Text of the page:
A pain in the neck: Why I really don’t trust the UK’s National Health Service

Bad: cut head. Good: if you have freckles, no need for hair…

I got my Oxford/AstraZeneca COVID vaccination yesterday. Apparently over 12 million people have now been given the jab.

No side effects so far except that, about half an hour after getting the jab, I fell over backwards in my back garden.

I was unable to control the fall, landed flat on my back on the concrete path and hit the back right side of my skull against the sharp edge of my back doorstep.

Now I have a very sensitive-to-the-touch large domed bump on my head and a V or Y-shaped cut. Surprisingly no blood.

Nothing to do with the vaccine, of course – I just accidentally clicked my heel against the slightly raised concrete path by the grass and fell backwards. But it’s a kinda clickbait way to start a blog.

The execution of the vaccination itself was stunningly efficient. A steady flow of people entering the venue, being rapidly processed and exiting. I can only assume the organisation of it was set up by the Army not the NHS and not politicians.

I think anyone who has ever worked with me knows that I do not get on well with mindless bureaucracy.

All large bureaucracies are inherently mindless, inefficient and incompetent, no matter how well-meaning the staff may be.

Aye and there’s the rub. 

Settle back with a nice cup of something hot. This is a lengthy, self-indulgent blog.

Early last week, I contacted my local doctor because I have a persistent pain at the right side of my neck, across my shoulder and in a straight line down the outside of my right upper arm. The pain has been there since late November. It is now early February and has been a bit worse the last month or so.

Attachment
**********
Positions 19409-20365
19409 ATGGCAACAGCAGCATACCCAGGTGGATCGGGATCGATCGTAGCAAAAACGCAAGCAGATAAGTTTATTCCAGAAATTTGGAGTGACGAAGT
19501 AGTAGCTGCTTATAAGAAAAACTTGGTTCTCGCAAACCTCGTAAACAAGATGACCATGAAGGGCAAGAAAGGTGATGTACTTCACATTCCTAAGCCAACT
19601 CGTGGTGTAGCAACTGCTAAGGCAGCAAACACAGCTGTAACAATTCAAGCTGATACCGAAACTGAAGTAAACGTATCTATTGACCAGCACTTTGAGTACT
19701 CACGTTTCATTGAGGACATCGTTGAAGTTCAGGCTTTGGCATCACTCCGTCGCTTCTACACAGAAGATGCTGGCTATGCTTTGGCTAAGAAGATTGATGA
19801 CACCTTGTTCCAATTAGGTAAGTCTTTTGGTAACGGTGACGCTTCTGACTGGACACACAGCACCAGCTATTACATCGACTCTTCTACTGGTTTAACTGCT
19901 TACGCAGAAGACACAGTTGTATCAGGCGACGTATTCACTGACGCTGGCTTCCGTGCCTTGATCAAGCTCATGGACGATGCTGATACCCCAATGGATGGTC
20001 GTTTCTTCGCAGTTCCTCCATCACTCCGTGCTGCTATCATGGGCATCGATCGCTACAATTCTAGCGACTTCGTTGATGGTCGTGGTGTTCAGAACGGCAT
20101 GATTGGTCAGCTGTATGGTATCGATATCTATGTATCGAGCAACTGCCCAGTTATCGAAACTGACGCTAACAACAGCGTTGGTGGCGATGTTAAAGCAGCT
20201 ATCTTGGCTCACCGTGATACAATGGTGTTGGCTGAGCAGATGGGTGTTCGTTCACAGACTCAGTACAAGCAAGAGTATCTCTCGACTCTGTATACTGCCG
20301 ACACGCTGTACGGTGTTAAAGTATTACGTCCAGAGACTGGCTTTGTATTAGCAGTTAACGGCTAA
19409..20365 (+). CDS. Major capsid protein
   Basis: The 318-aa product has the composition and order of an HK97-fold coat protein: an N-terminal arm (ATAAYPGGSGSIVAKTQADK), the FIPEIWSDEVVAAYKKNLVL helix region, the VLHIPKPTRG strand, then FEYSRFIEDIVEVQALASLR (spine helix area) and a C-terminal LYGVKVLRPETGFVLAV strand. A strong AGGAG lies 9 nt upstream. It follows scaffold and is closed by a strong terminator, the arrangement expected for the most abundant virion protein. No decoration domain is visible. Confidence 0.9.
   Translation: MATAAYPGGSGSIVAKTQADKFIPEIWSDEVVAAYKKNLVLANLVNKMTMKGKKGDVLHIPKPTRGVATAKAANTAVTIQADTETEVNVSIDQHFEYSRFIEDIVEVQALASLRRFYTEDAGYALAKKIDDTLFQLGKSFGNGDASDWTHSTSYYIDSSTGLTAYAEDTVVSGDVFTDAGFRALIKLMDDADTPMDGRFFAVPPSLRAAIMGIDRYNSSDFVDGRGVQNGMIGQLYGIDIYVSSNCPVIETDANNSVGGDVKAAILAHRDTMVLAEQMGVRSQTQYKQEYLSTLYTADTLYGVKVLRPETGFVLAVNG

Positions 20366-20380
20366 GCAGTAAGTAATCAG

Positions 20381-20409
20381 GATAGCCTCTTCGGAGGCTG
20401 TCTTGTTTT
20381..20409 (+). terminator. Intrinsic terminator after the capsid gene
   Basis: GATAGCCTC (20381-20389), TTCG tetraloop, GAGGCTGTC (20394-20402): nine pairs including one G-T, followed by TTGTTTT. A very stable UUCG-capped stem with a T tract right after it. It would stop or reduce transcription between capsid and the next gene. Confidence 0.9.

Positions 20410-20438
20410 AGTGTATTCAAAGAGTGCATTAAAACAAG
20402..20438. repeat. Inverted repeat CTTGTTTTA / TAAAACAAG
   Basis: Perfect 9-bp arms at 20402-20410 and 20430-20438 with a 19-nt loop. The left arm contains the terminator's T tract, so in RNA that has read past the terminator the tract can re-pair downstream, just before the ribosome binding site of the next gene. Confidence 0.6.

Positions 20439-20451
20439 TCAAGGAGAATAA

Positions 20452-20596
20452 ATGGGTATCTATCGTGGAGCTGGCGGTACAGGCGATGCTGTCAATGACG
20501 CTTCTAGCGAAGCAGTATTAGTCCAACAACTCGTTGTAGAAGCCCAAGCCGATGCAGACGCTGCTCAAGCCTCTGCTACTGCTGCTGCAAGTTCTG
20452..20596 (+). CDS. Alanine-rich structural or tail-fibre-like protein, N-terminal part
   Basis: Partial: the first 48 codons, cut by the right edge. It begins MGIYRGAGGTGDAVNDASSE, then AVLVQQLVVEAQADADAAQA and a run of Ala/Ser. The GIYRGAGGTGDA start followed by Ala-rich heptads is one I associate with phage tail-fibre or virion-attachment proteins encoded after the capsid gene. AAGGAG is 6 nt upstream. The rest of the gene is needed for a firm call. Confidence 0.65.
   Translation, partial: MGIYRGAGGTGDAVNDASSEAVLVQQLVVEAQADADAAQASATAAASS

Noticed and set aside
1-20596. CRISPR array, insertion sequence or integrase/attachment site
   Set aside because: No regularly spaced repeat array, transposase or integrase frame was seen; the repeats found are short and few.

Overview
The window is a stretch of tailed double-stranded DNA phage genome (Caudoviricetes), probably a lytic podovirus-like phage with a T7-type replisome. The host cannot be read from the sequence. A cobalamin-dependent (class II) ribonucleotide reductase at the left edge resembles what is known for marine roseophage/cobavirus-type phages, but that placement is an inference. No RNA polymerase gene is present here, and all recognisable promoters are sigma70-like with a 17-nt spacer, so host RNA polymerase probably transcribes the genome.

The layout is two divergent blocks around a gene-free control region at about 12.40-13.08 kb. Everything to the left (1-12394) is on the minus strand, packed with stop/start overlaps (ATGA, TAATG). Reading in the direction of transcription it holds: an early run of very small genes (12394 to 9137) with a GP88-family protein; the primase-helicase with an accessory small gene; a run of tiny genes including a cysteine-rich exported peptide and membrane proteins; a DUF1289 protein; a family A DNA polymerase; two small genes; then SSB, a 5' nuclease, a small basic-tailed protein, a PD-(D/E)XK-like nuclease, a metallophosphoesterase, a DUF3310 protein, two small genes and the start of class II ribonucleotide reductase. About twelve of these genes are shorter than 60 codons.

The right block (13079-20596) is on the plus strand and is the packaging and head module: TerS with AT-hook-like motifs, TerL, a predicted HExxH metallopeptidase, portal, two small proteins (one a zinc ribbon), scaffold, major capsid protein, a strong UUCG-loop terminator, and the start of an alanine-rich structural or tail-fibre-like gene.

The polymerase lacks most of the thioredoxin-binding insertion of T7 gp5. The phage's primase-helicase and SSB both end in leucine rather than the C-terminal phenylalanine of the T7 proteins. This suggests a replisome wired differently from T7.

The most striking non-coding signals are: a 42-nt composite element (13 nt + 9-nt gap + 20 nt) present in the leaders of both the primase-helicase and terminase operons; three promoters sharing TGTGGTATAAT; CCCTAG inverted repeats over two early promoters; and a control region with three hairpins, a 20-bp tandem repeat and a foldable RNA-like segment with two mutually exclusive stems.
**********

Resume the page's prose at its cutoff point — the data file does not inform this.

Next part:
I think it is a muscular pain and the problem is really in my neck. I could be wrong. 

My shoulder was broken in 1991 – pulverised in two places

In 1991, while standing on a pavement, I was hit by a large truck. It pulverised (technical talk for “powdered”) my collar bone in two places. The back left side of my head was cut open when it hit the edge of a low brick wall as I fell.

It also turned out later that my spine had been damaged at the bottom. The same effect as a slipped disc, though I don’t think it’s medically called that. And it hasn’t mended.

After the knock-down, I was in my local hospital for a week.

I was in the bone section ward of the hospital because of the shoulder injury; but I was bureaucratically under the care of the brain section people because of my head wound. These were/are two different departments/wards on two different floors of the hospital.